Journal articlesClinician perspectives on medical adhesive-related skin injuries

Clinician perspectives on medical adhesive-related skin injuries

09/11/16 | Infection, Skin integrity | Karen Ousey, Stephanie Wasek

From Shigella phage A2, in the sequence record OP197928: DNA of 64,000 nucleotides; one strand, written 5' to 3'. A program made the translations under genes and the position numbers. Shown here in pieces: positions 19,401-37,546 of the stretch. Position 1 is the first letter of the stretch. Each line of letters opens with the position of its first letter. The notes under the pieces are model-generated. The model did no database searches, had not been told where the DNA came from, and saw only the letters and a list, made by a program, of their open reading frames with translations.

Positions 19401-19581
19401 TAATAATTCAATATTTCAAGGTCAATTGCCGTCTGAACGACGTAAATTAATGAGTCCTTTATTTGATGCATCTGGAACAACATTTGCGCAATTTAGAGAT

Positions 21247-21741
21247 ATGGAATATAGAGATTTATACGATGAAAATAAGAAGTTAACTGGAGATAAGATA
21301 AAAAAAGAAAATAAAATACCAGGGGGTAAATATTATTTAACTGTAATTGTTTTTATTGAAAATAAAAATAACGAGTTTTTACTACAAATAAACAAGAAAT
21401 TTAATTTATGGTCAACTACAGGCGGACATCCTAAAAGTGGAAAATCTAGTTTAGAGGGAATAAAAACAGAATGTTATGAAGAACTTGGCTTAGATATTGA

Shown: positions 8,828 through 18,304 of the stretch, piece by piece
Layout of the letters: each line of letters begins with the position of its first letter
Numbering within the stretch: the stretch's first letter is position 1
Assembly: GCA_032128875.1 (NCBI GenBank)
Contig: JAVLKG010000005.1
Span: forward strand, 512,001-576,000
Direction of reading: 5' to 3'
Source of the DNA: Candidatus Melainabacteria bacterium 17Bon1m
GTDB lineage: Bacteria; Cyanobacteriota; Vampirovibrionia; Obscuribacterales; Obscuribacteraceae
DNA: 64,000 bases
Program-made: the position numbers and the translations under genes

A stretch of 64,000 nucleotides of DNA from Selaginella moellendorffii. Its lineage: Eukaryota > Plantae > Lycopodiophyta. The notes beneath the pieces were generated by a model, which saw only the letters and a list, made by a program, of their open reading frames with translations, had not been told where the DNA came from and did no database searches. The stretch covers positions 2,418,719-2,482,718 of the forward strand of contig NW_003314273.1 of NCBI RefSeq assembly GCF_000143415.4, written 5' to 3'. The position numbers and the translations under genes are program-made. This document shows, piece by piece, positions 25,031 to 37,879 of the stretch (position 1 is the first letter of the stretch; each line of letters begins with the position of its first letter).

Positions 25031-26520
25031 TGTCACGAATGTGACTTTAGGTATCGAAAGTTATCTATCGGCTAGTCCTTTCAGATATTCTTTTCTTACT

Medical adhesive-related skin injury (MARSI) is a prevalent, under-recognised and preventable complication that occurs across all care settings, age groups and patient types. Use of medical adhesives may affect skin integrity, cause pain, increase risk of infection, potentially increase wound size and delay healing, all of which reduce patient quality of life unnecessarily. In addition, MARSI is costly in terms of nursing time and costs. A new survey of UK wound care clinicians sought to understand clinician experiences of and perspectives on MARSI and found that incidence of MARSI is high, yet education around assessment of risk and prevention are low. The results of the survey show that clinicians both need and want improved educational efforts around MARSI awareness, identification of patients at risk of MARSI and strategies for preventing MARSI. Broadly, more research on the exact pathophysiology of MARSI is needed, in order to deepen understanding and aid the development of formal MARSI education programmes.